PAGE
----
Looking forward, a few business opportunities have obvious appeal to both Google and Akamai. For example, both companies could take their experience in building large-scale distributed clusters to create a massive backup system for small businesses and home PC users. Or they could take over management of home PCs, turning them into smart terminals running applications on remote servers. This would let PC users escape the drudgery of administering their own machines, installing new applications, and keeping anti-virus programs up to date.

Ted Schadler, a vice president at the market research firm Forrester, says that its possible to envision the two companies competing because they are both going after the same opportunity in massive, distributed computing. In that sense, they have the same vision. They have to build out a lot of the same technology because it doesnt exist. They are having to learn lots of the same lessons and develop lots of the same technologies and business models.

Schadler says Akamai and Google are both examples of what he calls programmable Internet business channels. These channels are companies that offer large infrastructure that can offer high quality services on the Internet to hundreds of millions of users at the flick of a switch. Google and Akamai are such companies, but so are Amazon.com, eBay and even Yahoo!. They are all services that enable business activityfoundation services that [can be] scaled securely, Schadler says.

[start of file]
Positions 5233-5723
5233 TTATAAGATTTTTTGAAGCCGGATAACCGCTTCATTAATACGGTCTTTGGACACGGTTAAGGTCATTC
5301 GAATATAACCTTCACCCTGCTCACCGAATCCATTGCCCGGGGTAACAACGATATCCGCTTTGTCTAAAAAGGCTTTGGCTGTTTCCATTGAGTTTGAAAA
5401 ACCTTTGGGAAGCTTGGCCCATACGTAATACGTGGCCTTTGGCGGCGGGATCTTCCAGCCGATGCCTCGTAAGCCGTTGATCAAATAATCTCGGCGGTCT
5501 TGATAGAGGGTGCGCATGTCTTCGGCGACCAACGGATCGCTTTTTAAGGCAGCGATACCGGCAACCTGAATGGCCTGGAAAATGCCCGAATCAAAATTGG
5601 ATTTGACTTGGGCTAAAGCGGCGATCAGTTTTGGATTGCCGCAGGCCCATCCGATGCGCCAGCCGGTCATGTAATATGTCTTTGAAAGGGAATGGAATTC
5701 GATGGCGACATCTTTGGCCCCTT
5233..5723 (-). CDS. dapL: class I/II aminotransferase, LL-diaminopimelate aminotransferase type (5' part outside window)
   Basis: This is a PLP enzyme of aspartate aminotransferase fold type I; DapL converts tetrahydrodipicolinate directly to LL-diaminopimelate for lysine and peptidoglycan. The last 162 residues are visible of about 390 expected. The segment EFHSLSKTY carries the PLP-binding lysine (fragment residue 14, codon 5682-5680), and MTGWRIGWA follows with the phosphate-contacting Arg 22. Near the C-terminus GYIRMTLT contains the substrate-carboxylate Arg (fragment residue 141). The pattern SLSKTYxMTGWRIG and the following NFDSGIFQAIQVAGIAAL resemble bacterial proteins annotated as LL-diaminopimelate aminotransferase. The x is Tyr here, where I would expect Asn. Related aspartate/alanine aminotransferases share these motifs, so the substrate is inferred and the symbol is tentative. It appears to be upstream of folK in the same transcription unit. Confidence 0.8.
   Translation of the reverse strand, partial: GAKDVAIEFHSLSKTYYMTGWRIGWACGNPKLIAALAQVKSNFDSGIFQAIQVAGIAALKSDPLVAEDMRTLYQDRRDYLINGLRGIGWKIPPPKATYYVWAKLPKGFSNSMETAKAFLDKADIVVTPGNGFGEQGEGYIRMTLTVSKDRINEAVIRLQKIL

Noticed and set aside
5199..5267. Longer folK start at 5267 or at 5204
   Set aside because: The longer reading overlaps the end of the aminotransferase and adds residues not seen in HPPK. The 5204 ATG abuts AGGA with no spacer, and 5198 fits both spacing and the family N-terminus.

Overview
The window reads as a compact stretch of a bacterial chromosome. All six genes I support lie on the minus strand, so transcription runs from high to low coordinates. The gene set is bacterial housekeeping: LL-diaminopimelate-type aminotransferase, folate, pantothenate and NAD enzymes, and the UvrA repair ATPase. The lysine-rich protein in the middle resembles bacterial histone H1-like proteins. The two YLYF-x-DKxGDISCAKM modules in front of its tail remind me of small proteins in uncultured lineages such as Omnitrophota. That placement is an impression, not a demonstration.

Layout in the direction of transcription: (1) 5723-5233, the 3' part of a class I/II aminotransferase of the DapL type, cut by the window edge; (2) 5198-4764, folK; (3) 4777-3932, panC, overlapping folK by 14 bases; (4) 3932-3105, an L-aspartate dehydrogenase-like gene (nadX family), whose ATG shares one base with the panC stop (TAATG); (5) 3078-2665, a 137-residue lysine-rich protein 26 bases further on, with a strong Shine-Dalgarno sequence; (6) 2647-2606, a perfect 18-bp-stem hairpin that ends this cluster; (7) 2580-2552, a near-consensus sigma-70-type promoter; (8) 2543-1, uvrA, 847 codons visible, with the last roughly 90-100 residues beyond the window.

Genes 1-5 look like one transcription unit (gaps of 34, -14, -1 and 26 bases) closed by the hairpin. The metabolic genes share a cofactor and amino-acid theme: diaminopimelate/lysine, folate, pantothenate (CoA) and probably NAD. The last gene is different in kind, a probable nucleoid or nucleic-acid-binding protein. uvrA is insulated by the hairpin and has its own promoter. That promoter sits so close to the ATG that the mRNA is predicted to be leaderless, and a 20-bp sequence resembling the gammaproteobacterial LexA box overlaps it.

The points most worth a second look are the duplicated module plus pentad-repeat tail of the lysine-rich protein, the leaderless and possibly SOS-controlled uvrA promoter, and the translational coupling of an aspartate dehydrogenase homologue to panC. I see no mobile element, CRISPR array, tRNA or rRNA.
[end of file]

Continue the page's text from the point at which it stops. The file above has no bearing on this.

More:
If I were a betting man, Schadler adds, I would say that Google is much more interested in serving the customer and Akamai is more interested in provide the infrastructureits retail versus wholesale. There will be lots and lots of these retail-oriented services.

TECH TALK: The Company: A Personal View

If there is one thing common to most of us, it is that we are part of a Company. Be it a startup or an established one, be it small or big, be it a local one or a global multinational, the Company is where we spend the better part of our adult lives. It is the mechanism through which we effect change (or get changed), where we build relationships (friends and business), and through which we generate income. The Company is a unique institution that binds us all together. Each of use has our own Company stories. Ill start with mine.